The Shepherd.

Upon the lofty ledges of an alp1
Green as an emerald, whence into the vale2
Leaps the loud cataract, the shepherd lay ;3
And, for the Spring was come and all things, sweet,4
His soul was moved to music, and he played5
Upon his pastoral pipe a prelude rare,6
Accordant with the bleatings of the hill,7
And lowings of the valley, and far away8
Murmurings of the many-voicèd main.9
Clear-voiced he sang, for he was skilled to wed10
Words winged with passion unto passionate airs ;11
Happy the singer, but the song was sad,12
To pique the more him happy, and thus he sang :13
O meadow flowers, primrose and violet,14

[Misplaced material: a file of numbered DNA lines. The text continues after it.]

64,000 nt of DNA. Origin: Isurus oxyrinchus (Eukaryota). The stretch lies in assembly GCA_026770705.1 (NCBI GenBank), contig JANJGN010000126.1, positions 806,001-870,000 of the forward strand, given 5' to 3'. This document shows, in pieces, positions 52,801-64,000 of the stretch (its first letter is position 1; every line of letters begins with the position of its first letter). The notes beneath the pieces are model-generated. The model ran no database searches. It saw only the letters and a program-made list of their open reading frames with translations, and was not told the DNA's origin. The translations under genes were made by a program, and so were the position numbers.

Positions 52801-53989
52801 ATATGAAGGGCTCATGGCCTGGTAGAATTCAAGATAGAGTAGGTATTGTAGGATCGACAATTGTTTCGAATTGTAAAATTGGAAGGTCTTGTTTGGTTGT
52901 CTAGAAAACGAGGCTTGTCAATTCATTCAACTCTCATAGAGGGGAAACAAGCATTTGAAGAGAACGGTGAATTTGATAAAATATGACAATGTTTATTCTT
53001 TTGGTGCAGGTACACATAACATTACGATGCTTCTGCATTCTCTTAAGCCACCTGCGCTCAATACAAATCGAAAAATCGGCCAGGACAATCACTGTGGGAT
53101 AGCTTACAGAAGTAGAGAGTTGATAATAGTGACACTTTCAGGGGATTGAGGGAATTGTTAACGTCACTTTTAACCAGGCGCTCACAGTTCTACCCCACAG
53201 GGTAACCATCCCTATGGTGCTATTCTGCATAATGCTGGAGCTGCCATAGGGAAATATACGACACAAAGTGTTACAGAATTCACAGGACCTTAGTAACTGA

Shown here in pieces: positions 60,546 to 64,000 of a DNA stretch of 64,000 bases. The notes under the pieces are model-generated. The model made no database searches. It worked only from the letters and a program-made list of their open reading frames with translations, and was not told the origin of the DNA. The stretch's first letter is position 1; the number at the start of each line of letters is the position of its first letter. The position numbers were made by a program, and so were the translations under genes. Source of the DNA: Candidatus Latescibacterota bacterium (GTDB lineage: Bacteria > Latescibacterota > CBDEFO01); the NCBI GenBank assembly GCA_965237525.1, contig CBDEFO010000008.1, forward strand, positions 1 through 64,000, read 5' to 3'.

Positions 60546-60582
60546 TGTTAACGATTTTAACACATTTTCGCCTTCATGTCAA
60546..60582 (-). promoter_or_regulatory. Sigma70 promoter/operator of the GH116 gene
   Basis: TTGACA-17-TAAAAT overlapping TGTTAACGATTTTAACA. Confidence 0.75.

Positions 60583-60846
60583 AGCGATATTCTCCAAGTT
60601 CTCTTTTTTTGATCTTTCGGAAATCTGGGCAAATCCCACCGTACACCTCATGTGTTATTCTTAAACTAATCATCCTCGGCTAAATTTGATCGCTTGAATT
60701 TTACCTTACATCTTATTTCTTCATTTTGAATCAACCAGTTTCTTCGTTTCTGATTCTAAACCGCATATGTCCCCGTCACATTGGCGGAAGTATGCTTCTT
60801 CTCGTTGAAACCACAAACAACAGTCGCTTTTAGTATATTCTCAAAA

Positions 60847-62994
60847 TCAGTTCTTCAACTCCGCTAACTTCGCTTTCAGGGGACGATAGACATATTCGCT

Ye touch her slender ankles as she moves,15
But I, that worship, may not kiss her feet.16
O mountain airs, where unconfinèd float17
Her locks ambrosial, would that I were you,18
To wanton with the tangles of her hair !19
O leaping waves, that press and lip and lave20
Her thousand beauties, when shall it be mine21
To touch and kiss and clasp her even as you ?22
But she more loves the blossom and the breeze23
Than lip or hand of mine, and thy cold clasp,24
O barren sea, than these impassioned arms.”25
So ran the song ; and even the while he sang26
Her head lay on his shoulder, and her hands27
Wove him the prize, a crown of meadow flowers,28
Primrose and violet, and with amorous touch29
He wooed her neck and wantoned with her hair,30
And marked the tell-tale colour flush and fail31
Thrilled with a touch, and felt the counter-thrill32
Throng all the passionate pulses of the blood,33
Nor envied in his heart the barren sea.34